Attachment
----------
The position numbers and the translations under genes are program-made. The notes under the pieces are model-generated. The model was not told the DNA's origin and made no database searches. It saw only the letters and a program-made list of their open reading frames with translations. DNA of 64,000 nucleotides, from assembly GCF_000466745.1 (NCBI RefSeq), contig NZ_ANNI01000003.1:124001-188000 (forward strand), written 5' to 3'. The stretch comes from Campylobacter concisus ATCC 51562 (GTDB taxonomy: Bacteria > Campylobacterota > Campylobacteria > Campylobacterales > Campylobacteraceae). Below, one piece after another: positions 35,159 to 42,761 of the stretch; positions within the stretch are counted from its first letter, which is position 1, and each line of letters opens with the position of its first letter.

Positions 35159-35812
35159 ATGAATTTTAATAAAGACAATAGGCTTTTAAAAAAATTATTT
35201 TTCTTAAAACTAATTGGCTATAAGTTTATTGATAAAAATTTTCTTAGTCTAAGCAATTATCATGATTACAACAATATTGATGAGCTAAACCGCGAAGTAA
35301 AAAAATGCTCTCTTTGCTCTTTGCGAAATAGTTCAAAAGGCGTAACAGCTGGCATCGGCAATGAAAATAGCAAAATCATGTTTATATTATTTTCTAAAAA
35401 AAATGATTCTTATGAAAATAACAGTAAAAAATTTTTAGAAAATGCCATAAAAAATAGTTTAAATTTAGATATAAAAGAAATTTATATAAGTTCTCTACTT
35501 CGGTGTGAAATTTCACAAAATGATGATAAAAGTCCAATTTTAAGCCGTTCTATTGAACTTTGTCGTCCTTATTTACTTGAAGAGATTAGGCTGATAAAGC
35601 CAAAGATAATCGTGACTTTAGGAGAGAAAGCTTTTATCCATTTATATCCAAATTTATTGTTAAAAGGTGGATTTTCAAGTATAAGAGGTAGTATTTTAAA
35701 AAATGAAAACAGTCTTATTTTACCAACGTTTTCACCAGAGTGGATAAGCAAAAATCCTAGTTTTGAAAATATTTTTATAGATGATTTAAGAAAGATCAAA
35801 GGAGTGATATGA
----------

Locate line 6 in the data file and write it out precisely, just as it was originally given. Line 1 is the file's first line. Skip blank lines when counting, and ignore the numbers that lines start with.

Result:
35401 AAATGATTCTTATGAAAATAACAGTAAAAAATTTTTAGAAAATGCCATAAAAAATAGTTTAAATTTAGATATAAAAGAAATTTATATAAGTTCTCTACTT